The new diet is one type of low-carb diet. In conditions of a deficiency of carbohydrates (their consumption is limited to 30-50 g / day), the body is forced to look for other sources of energy. The liver begins to convert fatty acids into ketone bodies, which become fuel for the brain and cells.
In practice, keto is suitable for both weight loss (especially for drying and getting rid of fat reserves without losing muscle mass), and for normalizing insulin production. In particular, the keto diet can be used in diabetes mellitus to control glucose levels.
What is the keto diet?
The keto diet is a diet that involves strict control of the amount of carbohydrates in your daily diet. While in ketosis, cells receive energy from fatty acid oxidation products rather than carbohydrates – which leads to a decrease in body fat.
Studies show that in the first 3-6 months, people who follow a keto diet experience more significant weight loss compared to those who follow traditional methods of losing weight and limiting daily calories.
Note that the keto diet is a more correct name for a number of popular diets. In fact, carbohydrate restriction is at the heart of many non-carbohydrate and low-carbohydrate diets – for example, the Atkins diet, the Kremlin
How does it work?
The main source of energy for most people is carbohydrate foods – bread, potatoes, cereals, pasta, fruits, etc. The hormone insulin, which is produced by the β-cells of the pancreas, is responsible for the delivery of processed carbohydrates from the bloodstream to the cells.
However, regular consumption of foods high in carbohydrates can lead to spikes in blood glucose levels – leading to a condition often mistaken for hunger. The result is overeating, which can lead to weight gain.
Controlling carbohydrates (and eliminating fast carbohydrates altogether) helps to not only normalize appetite, but also levels blood sugar levels – which is beneficial for a number of health parameters.
Pros and benefits
Among the possible reasons for the higher effectiveness of the keto diet for normalizing body weight, the following factors are noted2:
- decreased appetite due to high fat intake
- acceleration of resting metabolism in a state when the body is busy processing fatty acids into energy, including active breakdown of adipose tissue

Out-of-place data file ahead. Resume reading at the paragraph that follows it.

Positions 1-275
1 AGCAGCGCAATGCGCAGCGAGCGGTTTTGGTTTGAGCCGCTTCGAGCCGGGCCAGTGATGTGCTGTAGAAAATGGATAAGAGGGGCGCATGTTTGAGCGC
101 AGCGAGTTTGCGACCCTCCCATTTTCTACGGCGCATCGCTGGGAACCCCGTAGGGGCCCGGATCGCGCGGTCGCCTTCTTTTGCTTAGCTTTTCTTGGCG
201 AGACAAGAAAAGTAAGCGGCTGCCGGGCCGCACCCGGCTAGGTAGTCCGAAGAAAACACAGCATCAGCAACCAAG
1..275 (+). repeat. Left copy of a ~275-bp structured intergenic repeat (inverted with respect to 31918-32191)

- increased energy consumption for gluconeogenesis and maintenance of normal body temperature
In addition, the ketogenic diet can help normalize blood pressure and lipid metabolism – increase the level of high density lipoprotein (the so-called “good” cholesterol) ³.
Keto – Cons and Potential Harm
The harm of the keto diet is not due to the lack of carbohydrates in the diet as such. The consumption of carbohydrates in food is not necessary for human functioning – the brain, the most important organ of the body, can work successfully on ketone bodies.
A well-planned keto diet can provide the body with all the nutrients it needs, including vitamins, minerals, and phytonutrients. The problem is that eating a balanced diet is extremely difficult in the long run.
// Potential Harm Of The Keto Diet:
- dizziness and difficulty concentrating
- decreased performance and strength indicators
- bad breath of acetone
- an increase in the level of ammonia in the blood
- difficulties in digestion
- lack of certain vitamins
Ammonia is a by-product of the metabolism of amino acids that are part of the protein, which is found in the blood in small concentrations. An excess of its level by 2-3 times leads to toxic liver damage – especially against the background of high-fat nutrition and high levels of triglycerides in the blood.
Research suggests that, in addition to congenital diseases, high ammonia levels are associated with prolonged keto diets. In particular, a lack of fiber in the presence of a large amount of protein and animal fats is a danger – this increases the level of bad cholesterol.
A direct contraindication for keto is the presence of chronic liver and kidney disease.
The diet is prohibited for pregnant and lactating women, it is not recommended for excessive alcohol consumption, as well as when taking a number of medications – from drugs to control cholesterol levels to anabolic steroids.
The transition to a state of ketosis, which occurs on the 3rd-7th day of carbohydrate withdrawal, is often accompanied by unpleasant symptoms called ” keto-flu ” – weakness, headache, muscle aches and cramps, constipation, frequent urination, and decreased concentration.
First of all, these symptoms are explained by a lack of cellular nutrition and the loss of electrolytes – sodium, potassium, magnesium and calcium. After a period of adaptation, these side effects usually disappear and do not have a long-term impact on health.
Changes in metabolism and prolonged ketogenic nutrition can lead to the development of nephrolithiasis (kidney stones), an increased risk of fractures due to acidosis and dyslipidemia (increased levels of “bad” cholesterol and triglycerides in the blood plasma).
In some children and adolescents on a keto diet (in the treatment of severe forms of epilepsy), there have been cases of delayed physical development due to a decrease in the level of insulin-like growth factor. This condition was also accompanied by impaired calcium metabolism and bone weakness.
There is still insufficient evidence for the long-term safety and effectiveness of the ketogenic diet, so many experts recommend limiting the ketogenic diet over a period of 2–3 weeks to 6–12 months, while closely monitoring kidney function, cholesterol and triglyceride levels.